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Virendra Singh (physicist)

Virendra Singh
Born (1938-06-08) June 8, 1938 (age 78)
Bijnor, British Raj
Residence Mumbai, Maharashtra, India
Nationality Indian
Alma mater
Doctoral advisor
Known for Studies on High energy physics
Notable awards

Virendra Singh (born June 8, 1938) is an Indian theoretical physicist and a former C. V. Raman chair professor and director of the Tata Institute of Fundamental Research (TIFR). Known for his research in high energy physics, Singh is an elected fellow of all the three major Indian science academies - Indian National Science Academy, Indian Academy of Sciences and National Academy of Sciences, India as well as the The World Academy of Sciences. The Council of Scientific and Industrial Research, the apex agency of the Government of India for scientific research, awarded him the Shanti Swarup Bhatnagar Prize for Science and Technology, one of the highest Indian science awards, for his contributions to Physical Sciences in 1973.[1][note 1]


Tata Institute of Fundamental Research

Early life and education

Born in Bijnor in the Indian state of Uttar Pradesh, Singh completed his schooling at Dev Nagri Inter College, Meerut in 1951 and passed the intermediate course from Meerut College of Agra University in 1953.[2] After earning a BSc in physics, chemistry and mathematics in 1955 and an MSc in physics in 1957 from the same institution, he joined Tata Institute of Fundamental Research as a research assistant the same year. Subsequently, taking a sabbatical from service, he enrolled for doctoral studies at University of California, Berkeley and worked under the guidance of Geoffrey Chew, known for his contributions to the fields of mesons and bootstrap model, to secure a PhD in 1962.[3] He stayed in the US to complete his post-doctoral work at three institutions, Lawrence Berkeley National Laboratory (1959–62) as a graduate student, California Institute of Technology (1962–63) as a research fellow with Murray Gell-Mann[4] and Institute for Advanced Study, Princeton (1963–64) as a member.[5]


On his return to India in 1964, he resumed his career at TIFR and served the institution in such various capacities as a professor (1970–81), senior professor (1981–90), and a professor of eminence till his superannuation from service in 2003. During this period, he held the directorship of the institution from 1987 to 1997. Post-retirement, he continued his association with TIFR as a C. V. Raman Research Professor of the Indian National Science Academy till 2008.[3] In between, he had two short stints at Rockefeller University, first as a visiting associate professor during (1966–67) and then as a visiting professor during (1971–72).[2] When the Indian Physics Association and the Institute of Physics jointly introduced an exchange lecture program in honor of John Douglas Cockcroft, Ernest Thomas Sinton Walton and Homi J. Bhabha in 1998, he was the first to deliver the Homi Bhabha lecture in 2000.[2][6]

Personal life

Singh lives in Andheri west in Mumbai.[7]


Nehru Science Center

Singh's studies spanned the fields of high energy physics, quantum mechanics and particle physics and he has made reportedly significant contributions on S-matrix theory and symmetry theories of hadrons.[8] His collaboration with Virendra Gupta resulted in the development of Gupta-Singh coupling constant sum rule[9] related to baryon decuplet[10] and he worked along M. A. Beg to develop the Beg-Singh SU (6) mass formula.[11] His theoretical work on scattering amplitudes have helped widen the understanding of high energy total cross-sections in hadronic processes.[12] He proposed Singh lemma, a method of calculating the threshold value of the amplitude from the gauge condition.[13][14] His other contributions include Singh-Pais theorems and Singh-Roy bounds related to compton scattering and scattering amplitudes.[15] His studies have been documented by way of a number of articles[note 2] and the article repository of the Indian Academy of Sciences has listed 84 of them.[16] Besides, he has contributed chapters to books published by others[17][18] including a lecture in a book edited by B. V. Sreekantan[19] and Scientific Realism and Classical Physics, a general article published in History and Philosophy of Physics[20] published by Indian Council of Philosophical Research.[21] His work has also drawn citations from other authors.[22][23]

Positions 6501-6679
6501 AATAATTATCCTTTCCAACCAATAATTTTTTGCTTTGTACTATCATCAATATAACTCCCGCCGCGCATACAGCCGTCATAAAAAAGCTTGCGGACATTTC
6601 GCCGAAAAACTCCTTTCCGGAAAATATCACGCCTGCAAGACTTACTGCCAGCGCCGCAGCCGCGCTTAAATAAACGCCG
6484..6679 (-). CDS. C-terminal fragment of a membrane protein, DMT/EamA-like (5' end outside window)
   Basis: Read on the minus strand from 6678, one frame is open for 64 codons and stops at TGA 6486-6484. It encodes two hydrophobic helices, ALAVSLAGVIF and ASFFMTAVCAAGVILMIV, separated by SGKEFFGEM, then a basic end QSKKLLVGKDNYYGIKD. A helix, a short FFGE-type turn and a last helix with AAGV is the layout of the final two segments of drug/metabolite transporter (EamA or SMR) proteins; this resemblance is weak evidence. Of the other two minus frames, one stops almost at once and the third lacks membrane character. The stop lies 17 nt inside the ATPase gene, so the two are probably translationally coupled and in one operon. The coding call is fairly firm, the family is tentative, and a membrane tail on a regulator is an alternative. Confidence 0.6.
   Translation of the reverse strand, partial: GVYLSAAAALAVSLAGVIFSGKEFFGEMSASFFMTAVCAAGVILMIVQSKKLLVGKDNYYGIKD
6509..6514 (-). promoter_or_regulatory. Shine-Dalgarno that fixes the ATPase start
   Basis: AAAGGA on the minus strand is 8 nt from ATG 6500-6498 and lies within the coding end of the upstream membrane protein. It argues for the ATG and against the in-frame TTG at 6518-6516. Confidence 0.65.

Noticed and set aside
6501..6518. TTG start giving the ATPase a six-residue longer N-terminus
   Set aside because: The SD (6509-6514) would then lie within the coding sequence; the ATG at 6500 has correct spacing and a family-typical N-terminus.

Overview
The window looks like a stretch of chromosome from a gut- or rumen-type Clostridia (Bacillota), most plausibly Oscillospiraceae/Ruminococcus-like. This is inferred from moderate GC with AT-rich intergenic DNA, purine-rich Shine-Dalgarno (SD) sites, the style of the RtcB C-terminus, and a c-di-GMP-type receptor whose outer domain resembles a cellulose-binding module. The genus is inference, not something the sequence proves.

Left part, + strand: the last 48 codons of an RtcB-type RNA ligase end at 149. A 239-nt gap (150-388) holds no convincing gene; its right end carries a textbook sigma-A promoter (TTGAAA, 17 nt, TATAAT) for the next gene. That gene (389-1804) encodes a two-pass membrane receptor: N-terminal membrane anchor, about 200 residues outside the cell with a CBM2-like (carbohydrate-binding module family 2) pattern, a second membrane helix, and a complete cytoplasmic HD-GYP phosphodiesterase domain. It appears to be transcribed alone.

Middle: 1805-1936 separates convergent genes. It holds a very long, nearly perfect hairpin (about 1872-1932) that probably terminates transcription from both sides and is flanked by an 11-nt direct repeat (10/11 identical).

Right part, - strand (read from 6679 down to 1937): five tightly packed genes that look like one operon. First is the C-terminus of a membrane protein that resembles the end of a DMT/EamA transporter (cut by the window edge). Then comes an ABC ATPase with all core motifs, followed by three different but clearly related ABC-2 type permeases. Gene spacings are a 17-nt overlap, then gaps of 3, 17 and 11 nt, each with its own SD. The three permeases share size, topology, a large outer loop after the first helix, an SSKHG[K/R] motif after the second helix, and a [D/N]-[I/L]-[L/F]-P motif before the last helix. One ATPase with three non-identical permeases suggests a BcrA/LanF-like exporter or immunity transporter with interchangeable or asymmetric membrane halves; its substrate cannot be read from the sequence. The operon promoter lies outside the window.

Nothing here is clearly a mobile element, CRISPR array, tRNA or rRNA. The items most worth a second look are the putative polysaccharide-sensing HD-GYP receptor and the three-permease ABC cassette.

Professional associations

On the academic front, he was instrumental in organizing a school of research on theoretical physics at Tata Institute of Fundamental Research, along with Bhalchandra Udgaonkar.[3] He has been a member of the editorial boards of Indian Journal of Pure and Applied Physics (1974–76 & 1989–91), Indian Journal of Pure and Applied Mathematics (1975–77), Pramana (1982–89), Comments on Nuclear and Particle Physics (1985–92) and Asia-Pacific Physics Newsletter (1990).[2] He chaired the board of research in nuclear science of the Department of Atomic Energy and sat in the commission on particles and fields of International Union of Pure and Applied Physics from 1986 to 1993.[3] He was the vice president of the Indian Physics Association for 1983–84 and presided the association from 1985 to 1987.[24] He served as the chairman of the Mumbai chapter of Society for Applied Microwave Electronics Engineering & Research (SAMEER) of the Ministry of Electronics and Information Technology (1993–97) and the Nehru Science Centre (1994–96). He has been associated with the Indian Academy of Sciences as a council member (1977–82) and with National Academy of Sciences, India as the president of its Mumbai chapter (2001–07). He has also been a member of the councils of a number of institutes and associations which included Indian Statistical Institute (1986–88), Saha Institute of Nuclear Physics (1987–92), Indian Science News Association (1994–2001) and National Council of Science Museums (1994–98).[2]